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Old July 31, 2013, 08:40 AM   #34
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San Francisco will spend a million dollars to defend itself. What a waste of taxpayer money. Fix the potholes first! Pay off some bonds first! PC has a very heavy price and the poor taxpayer has to bear the burden.
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Old July 31, 2013, 09:38 AM   #35
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I agree with you Gary but this is what cities do big and small.

The small village where I grew up spent 20+ years and millions of dollars fighting the widening of a major road that goes through the center of town from 1 lane in each direction to 2. The road is finally getting widened but it took that long legal fight over something as stupid as a road. The payoff for that is lowering the speed limit to 30MPH(from 35) so the locals can write more speeding tickets.

NYC is wasting tax dollars fighting over big gulps...the list goes on
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Old July 31, 2013, 12:26 PM   #36
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One must always remember they are spending other peoples money. That is what they do and enjoy doing it.
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Old August 1, 2013, 02:23 AM   #37
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San Francisco will spend a million dollars to defend itself. What a waste of taxpayer money. Fix the potholes first! Pay off some bonds first! PC has a very heavy price and the poor taxpayer has to bear the burden.
They don't care. SF put a proposition (Prop H) on the ballot in 2005 to ban handguns. They KNEW it wouldn't stand up because it conflicted with state preemption laws. A nearly identical proposition had been previously overturned on those grounds. After it passed, the NRA took it to court, just like everyone knew they would. The NRA won on state premption grounds, just like everyone knew they would. Then SF appealed it. And lost, just like everyone knew they would.

San Francisco squandered nearly a million dollars, including $380,000 to the NRA for legal costs, on a proposition everyone knew would be overturned.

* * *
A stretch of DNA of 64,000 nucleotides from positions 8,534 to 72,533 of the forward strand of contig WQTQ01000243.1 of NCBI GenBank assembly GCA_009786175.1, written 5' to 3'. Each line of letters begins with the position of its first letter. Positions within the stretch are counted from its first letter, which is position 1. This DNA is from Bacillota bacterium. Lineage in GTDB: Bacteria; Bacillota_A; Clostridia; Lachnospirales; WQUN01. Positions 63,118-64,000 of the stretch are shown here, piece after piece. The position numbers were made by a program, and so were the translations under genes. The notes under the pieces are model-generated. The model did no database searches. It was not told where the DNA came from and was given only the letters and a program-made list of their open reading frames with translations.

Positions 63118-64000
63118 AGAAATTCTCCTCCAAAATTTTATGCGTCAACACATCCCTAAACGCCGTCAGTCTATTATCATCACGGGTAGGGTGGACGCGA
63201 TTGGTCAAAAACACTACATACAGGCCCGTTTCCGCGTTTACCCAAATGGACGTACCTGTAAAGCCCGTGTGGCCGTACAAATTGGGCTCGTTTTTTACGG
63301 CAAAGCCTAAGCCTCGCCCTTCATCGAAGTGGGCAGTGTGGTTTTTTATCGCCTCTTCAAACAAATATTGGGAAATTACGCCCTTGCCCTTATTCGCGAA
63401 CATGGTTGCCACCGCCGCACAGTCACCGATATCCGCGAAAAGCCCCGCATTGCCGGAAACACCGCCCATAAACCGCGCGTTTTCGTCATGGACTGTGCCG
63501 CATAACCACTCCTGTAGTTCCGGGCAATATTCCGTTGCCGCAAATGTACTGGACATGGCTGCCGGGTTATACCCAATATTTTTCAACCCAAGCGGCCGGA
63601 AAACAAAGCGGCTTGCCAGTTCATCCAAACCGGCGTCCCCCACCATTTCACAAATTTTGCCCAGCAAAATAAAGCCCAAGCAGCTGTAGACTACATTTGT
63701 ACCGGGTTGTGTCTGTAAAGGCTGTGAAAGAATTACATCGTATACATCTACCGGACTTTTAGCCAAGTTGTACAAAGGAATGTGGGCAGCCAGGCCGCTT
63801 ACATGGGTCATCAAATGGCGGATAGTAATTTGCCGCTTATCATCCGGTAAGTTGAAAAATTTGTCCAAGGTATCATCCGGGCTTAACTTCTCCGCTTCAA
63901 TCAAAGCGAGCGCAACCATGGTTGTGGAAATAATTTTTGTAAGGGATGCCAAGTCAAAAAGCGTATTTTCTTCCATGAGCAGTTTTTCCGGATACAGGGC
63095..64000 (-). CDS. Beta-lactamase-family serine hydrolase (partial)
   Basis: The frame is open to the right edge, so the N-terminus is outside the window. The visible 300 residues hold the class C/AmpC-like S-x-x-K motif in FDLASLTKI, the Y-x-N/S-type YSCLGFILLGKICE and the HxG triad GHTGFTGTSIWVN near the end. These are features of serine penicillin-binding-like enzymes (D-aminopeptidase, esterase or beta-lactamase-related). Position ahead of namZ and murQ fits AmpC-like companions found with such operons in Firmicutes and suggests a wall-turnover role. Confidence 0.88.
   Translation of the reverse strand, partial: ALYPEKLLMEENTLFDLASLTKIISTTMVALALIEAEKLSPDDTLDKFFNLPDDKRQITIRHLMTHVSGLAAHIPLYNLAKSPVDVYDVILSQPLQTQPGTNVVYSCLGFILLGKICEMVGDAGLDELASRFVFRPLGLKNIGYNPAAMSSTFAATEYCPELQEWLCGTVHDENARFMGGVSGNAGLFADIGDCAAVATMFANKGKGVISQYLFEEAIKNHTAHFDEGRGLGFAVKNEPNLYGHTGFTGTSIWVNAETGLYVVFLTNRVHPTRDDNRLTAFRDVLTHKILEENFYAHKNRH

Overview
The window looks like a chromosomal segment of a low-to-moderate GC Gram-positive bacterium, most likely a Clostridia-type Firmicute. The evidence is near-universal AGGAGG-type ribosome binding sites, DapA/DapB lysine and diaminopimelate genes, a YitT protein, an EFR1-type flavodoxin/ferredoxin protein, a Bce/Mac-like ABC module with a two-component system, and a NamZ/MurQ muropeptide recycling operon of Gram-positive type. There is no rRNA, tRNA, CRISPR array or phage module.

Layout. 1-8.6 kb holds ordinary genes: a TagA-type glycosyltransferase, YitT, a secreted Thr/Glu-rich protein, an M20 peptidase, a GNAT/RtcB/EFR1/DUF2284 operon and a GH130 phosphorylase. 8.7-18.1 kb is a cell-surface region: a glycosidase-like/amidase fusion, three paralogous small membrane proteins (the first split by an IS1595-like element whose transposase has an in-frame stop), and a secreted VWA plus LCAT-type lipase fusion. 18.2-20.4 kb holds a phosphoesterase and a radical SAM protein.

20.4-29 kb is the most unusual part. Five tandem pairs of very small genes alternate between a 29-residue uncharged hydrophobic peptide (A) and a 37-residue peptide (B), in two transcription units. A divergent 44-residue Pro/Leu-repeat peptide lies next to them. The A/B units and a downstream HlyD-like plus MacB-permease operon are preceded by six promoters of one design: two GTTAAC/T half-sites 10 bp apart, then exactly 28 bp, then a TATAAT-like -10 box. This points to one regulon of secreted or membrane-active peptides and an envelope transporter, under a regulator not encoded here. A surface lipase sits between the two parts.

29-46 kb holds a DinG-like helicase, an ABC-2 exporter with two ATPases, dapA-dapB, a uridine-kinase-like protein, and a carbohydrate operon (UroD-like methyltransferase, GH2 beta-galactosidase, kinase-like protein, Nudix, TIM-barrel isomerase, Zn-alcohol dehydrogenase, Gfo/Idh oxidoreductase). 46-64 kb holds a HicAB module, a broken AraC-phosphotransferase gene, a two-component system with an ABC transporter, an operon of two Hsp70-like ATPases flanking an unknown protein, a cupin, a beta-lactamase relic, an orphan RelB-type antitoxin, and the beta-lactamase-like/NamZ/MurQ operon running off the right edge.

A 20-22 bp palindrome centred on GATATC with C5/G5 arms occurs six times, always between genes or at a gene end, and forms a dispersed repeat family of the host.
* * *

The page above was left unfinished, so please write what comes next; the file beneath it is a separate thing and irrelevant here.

But at least they "made a statement".

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Old October 7, 2013, 09:55 PM   #38
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Today, orals (at the 9th Circuit) were heard in this case. You may listen here: http://www.ca9.uscourts.gov/media/vi..._id=0000011334
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Old October 7, 2013, 11:23 PM   #39
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Wait...what the heck happened to Chuck? I've heard him speak lots of times but not that recently...ye Gods . Did he survive throat cancer or something?
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Old October 8, 2013, 11:22 AM   #40
maestro pistolero
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NOT impressed with NRA attorney. Heller directly controverts this ordinance with its invalidation of the trigger lock requirement WITHOUT a standard of review. NRA has thus far (1/3 through) missed several opportunities to point that out. The Heller court literally ridiculed the idea that a locked gun could be useful at all for self-defense in the middle of the night.

Also, failing to point out in the discussion of what constitutes an unacceptable delay that life or death in a gunfight usually turns on MILLISECONDS, not SECONDS, was a mistake in my opinion. The justices ask what was an acceptable delay, and the answer should have been flatly ZERO seconds followed by an explanation as to why. The first person to fire his weapon, if only a tenth of a second earlier, is exponentially more likely to survive the fight. This is a critical point, based on nothing more than simple physics, even in a discussion involving substantial burden. There is no greater burden than the loss of ones life or limb.

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Old October 8, 2013, 01:10 PM   #41
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I just finished. NRA finally got to Heller's admonition that the right is to a gun for immediate self defense. I would have liked to see a point driven home a bit more: "I would suggest to the the court that the word immediate means nothing if not without any delay". Also there was NO reference to Heller's invalidation of the trigger lock requirement.